Vegetables increase the nutritional value of your sandwich. What Kind of Cold Water Fish Are Healthy to Eat? A sandwich is simple to prepare with a variety of cold cuts, but the kinds you choose can make or break the nutritional value of your lunch. Certain cold cuts contain large amounts of fat, but other varieties are low in fat and supply essential nutrients. Choose a healthy cold cut and combine it with plenty of nutritious ingredients, and you'll have a lunch that is tasty and healthy. Salami, bologna, pepperoni and olive loaf might be tasty, but they are loaded with saturated fat and sodium. One slice of salami contains 3.19 grams of fat, 1.14 grams of which are saturated. The same slice has 178 milligrams of sodium. A 3.5-ounce serving of bologna, which is about 2 slices, contains 24.59 grams of fat, 9.3 grams of which are saturated. Bologna has 960 milligrams of sodium per serving. When you eat too much saturated fat and sodium, you're at an increased risk for heart disease and diabetes. Choose lower-fat varieties of cold cuts to increase the nutritional value of your lunch. A 3.5-ounce serving of ham contains 3.61 grams of fat, only 1 gram of which is saturated. A 3.5-ounce serving of turkey has less than 1 gram of total fat. Sliced chicken and roast beef are low in saturated fat as well. These cold cuts can still be quite high in sodium, so stick to one serving to keep your salt intake lower. These cold cuts also supply a healthy dose of protein, iron and zinc. Make a protein-packed sandwich with lean cold cuts such as ham or turkey. Use whole-wheat bread to increase the fiber content. Layer on a variety of vegetables such as romaine lettuce, tomatoes, red onions, cucumbers and bell pepper strips. Top the vegetables with a slice of low-fat cheddar or pepper j Continue reading >>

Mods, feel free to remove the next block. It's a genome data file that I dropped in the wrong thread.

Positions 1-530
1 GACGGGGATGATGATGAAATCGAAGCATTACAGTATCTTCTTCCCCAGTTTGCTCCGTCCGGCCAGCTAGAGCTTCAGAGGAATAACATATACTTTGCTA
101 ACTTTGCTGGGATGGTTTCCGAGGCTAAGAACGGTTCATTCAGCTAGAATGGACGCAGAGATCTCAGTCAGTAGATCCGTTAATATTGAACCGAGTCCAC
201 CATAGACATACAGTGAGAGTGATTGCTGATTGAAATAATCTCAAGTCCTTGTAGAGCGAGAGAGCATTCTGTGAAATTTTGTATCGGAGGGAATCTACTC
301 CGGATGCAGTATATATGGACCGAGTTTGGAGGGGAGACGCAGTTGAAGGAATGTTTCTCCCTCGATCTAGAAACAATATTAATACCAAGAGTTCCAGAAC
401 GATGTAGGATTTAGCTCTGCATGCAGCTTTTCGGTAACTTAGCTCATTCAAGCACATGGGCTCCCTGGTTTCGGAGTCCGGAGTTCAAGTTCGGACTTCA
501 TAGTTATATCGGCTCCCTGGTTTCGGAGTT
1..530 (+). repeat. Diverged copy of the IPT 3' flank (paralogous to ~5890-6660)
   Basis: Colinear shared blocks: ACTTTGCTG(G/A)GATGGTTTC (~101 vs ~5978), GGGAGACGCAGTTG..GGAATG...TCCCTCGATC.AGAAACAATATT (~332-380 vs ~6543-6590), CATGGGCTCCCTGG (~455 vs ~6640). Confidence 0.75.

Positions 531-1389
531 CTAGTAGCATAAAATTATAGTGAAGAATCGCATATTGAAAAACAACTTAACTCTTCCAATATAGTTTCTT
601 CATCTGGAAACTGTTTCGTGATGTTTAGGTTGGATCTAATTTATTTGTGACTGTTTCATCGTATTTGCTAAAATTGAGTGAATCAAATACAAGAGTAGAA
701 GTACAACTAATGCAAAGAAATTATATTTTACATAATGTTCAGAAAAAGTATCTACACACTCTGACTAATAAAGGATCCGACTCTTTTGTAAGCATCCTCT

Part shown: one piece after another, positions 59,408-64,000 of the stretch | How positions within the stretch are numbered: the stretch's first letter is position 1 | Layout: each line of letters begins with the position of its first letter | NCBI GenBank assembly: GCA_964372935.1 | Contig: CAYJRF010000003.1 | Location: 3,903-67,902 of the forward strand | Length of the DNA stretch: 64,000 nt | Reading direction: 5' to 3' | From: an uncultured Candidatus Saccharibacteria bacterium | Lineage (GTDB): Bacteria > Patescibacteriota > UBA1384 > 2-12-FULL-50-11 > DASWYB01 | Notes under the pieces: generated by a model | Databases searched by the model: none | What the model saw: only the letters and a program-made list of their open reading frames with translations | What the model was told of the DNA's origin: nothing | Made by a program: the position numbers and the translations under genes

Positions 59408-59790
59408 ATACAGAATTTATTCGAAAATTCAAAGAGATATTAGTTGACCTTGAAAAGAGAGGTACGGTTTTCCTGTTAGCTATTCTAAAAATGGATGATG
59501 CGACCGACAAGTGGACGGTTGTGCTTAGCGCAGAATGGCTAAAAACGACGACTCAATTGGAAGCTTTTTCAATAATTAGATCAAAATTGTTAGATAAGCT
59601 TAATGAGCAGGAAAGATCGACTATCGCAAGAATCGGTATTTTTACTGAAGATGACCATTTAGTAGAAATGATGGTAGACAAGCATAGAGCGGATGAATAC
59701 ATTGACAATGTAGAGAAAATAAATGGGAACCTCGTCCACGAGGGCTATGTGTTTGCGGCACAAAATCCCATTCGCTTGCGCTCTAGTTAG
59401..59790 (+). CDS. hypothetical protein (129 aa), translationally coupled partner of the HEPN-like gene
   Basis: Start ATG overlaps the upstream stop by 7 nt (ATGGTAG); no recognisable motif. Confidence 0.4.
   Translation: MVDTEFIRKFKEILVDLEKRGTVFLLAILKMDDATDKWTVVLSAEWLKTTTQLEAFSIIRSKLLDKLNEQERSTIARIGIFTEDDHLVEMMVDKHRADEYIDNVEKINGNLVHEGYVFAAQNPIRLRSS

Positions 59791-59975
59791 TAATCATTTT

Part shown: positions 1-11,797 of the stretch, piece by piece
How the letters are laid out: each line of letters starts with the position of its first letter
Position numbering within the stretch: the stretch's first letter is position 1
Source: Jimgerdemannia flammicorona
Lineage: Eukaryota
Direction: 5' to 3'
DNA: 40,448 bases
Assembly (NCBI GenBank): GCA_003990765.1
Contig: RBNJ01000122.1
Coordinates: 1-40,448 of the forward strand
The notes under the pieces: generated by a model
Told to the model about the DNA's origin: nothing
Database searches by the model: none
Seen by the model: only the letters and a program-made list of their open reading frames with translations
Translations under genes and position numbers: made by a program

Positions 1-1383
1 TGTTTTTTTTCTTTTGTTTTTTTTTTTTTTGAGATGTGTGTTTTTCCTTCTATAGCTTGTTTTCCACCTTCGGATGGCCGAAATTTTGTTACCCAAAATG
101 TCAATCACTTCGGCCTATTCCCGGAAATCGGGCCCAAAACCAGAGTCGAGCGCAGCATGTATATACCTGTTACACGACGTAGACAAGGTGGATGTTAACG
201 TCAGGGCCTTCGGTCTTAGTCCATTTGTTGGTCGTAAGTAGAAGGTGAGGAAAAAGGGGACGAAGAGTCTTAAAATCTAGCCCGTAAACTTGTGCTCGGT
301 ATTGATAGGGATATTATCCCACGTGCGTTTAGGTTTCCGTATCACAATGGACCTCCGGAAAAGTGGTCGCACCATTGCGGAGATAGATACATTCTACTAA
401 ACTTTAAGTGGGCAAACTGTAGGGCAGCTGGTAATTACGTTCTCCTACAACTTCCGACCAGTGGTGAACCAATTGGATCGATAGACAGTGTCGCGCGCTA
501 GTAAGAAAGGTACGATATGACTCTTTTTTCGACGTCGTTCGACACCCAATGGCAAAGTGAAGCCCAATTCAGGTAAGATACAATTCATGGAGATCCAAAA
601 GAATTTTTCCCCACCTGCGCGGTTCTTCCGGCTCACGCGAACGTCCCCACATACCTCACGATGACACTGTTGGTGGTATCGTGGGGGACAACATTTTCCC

Sandwiches And Wraps, Great For Diabetics | Diabetes Daily Post

Sandwiches And Wraps, Great For Diabetics | Diabetes Daily Post